Friday, July 27, 2007

Daguerreotype Photography

I spent almost a decade living and working in Europe as a freelance photographer and even though I have not owned a camera in over 15 years, photography and the many aspects of the art still fasinate me. That's why a recent AP article caught my eye:

An 1839 daguerreotype camera, ancestor of modern photography, was sold at auction in Vienna Saturday for nearly 600,000 euros making it the world's oldest and most expensive commercial photographic apparatus.

An anonymous buyer paid 588,613 euros (792,000 dollars), bidding by Internet, said the Galerie Westlicht auction house.

The opening price was 100,000 euros for the wooden box structure, which is in its original state and had been lying forgotten in a loft in Munich since the year 1940 until the present owner of the premises accidentally came across it.

The daguerreotype is an early type of photograph in which the image is exposed directly onto a mirror-polished surface of silver bearing a coating of silver halide particles deposited by iodine vapor. In later developments bromine and chlorine vapors were also used, resulting in shorter exposure times. Unlike later photographic processes that supplanted it, the daguerreotype is a direct positive image-making process with no "negative" original.

The daguerreotype is named after one of its inventors, French artist and chemist Louis J.M. Daguerre, who announced its perfection in 1839 after years of research and collaboration with Joseph Nicéphore Niépce, applying and extending a discovery by Johann Heinrich Schultz (1724): a silver and chalk mixture darkens when exposed to light. The French Academy of Sciences announced the daguerreotype process on January 9 of that year. Even today, daguerreotypy continues to be practiced by enthusiastic photographers which are thought to be fewer than 100 worldwide. Its appeal lies in the "magic mirror" effect of light reflected from the polished silver plate through the perfectly sharp silver image, and in the sense of achievement derived from the dedication and hand-crafting required to make a daguerreotype. Picture that, next time you pick up your digital camera. Take a closer look at the 725 photographs in an amazing daguerreotype collection at the Library Of Congress at:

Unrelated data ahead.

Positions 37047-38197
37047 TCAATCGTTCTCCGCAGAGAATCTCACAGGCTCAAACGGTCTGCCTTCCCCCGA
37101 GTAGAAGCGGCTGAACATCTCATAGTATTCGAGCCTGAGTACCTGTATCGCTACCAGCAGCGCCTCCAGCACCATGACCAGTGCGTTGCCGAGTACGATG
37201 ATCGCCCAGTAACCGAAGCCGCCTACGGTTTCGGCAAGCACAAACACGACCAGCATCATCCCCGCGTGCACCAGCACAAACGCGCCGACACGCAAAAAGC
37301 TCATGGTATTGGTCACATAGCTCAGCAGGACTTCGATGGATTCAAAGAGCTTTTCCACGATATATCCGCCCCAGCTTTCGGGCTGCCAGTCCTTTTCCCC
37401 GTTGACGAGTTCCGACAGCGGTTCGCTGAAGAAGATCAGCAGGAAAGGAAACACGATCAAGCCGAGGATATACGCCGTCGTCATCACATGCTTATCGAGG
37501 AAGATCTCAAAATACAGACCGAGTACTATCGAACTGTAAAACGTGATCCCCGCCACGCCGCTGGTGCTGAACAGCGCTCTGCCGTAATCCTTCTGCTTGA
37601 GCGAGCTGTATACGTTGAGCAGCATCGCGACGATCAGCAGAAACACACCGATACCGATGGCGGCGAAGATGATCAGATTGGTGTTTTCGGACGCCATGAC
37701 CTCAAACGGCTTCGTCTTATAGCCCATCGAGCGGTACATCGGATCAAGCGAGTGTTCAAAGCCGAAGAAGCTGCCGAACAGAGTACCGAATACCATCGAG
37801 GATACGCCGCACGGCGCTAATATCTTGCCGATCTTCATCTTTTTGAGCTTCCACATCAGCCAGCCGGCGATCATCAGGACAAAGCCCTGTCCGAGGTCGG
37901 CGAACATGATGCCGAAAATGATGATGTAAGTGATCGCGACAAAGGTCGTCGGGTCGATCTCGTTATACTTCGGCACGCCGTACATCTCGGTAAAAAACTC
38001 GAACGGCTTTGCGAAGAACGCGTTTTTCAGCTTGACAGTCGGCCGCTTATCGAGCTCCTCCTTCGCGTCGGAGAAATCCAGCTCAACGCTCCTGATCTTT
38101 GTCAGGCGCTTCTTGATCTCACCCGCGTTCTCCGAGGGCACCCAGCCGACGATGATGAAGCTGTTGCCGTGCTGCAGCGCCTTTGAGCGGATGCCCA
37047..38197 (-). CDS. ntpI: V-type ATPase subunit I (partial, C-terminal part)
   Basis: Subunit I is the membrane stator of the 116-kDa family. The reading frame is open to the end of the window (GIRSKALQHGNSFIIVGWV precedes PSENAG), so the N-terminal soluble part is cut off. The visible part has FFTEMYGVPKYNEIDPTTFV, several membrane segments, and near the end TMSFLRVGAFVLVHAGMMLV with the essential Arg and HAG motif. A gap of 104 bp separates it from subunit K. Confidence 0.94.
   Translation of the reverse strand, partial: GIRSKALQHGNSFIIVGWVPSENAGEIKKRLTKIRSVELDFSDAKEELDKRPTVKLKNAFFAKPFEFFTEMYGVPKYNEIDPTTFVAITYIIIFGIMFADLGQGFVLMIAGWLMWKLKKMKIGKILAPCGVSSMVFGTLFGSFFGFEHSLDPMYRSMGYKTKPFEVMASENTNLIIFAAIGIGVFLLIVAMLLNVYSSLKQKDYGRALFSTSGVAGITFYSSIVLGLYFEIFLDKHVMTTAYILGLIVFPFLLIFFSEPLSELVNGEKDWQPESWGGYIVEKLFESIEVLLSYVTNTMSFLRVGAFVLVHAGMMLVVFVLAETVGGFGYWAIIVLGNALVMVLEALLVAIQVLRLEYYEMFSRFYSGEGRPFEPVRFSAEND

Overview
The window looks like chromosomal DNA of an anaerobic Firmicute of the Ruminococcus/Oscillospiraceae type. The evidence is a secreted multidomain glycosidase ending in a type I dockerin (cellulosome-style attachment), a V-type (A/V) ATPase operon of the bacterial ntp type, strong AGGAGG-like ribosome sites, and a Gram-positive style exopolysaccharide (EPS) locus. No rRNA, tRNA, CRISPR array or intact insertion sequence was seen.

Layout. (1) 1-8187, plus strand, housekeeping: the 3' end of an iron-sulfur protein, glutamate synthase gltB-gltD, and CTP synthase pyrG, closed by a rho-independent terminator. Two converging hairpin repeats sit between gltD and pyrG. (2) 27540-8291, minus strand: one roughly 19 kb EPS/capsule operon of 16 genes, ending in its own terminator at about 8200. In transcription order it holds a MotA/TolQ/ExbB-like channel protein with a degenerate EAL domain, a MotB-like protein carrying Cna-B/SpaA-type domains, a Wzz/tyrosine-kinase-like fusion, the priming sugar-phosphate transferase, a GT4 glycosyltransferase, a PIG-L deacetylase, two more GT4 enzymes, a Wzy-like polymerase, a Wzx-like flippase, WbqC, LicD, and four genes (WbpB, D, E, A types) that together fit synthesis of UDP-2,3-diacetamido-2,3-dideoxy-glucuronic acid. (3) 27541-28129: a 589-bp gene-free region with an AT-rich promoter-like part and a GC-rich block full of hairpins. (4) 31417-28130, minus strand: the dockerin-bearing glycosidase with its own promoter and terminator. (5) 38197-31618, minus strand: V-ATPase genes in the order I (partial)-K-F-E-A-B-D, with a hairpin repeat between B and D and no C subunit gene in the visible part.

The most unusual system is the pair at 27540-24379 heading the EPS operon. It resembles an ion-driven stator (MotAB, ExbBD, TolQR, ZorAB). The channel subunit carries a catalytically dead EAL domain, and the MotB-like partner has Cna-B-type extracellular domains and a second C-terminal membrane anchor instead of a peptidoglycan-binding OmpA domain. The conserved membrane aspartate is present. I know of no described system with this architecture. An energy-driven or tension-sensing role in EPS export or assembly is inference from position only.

Research info provided by:

Now, take a look at today's poem through the viewfinder:

Deliciously. At Random.Listen.

Here's another scenario.

Maybe if we sit long enough daylight
will gradually fade. We
could use nighttime's neon as a
backdrop. We could let
our minds become one with sky
spies & pretend we're on
a journey in a convoy headed for
the spice islands. We'll
discard our chlorinated lunches or
love stuck to the bathroom
floor. My tongue could cruise around
your navel or the edge of
an empire. We'll learn to think
enormous without even going
to the library. And we can do it all
at this little round table
with a yellow canvas umbrella
sticking out, confident it
won't remember a thing.

Poem first appeared in print at: "REMARK" Issue 36 Aug. 2005
Copyright 2007 by Maurice Oliver. All Rights Reserved.
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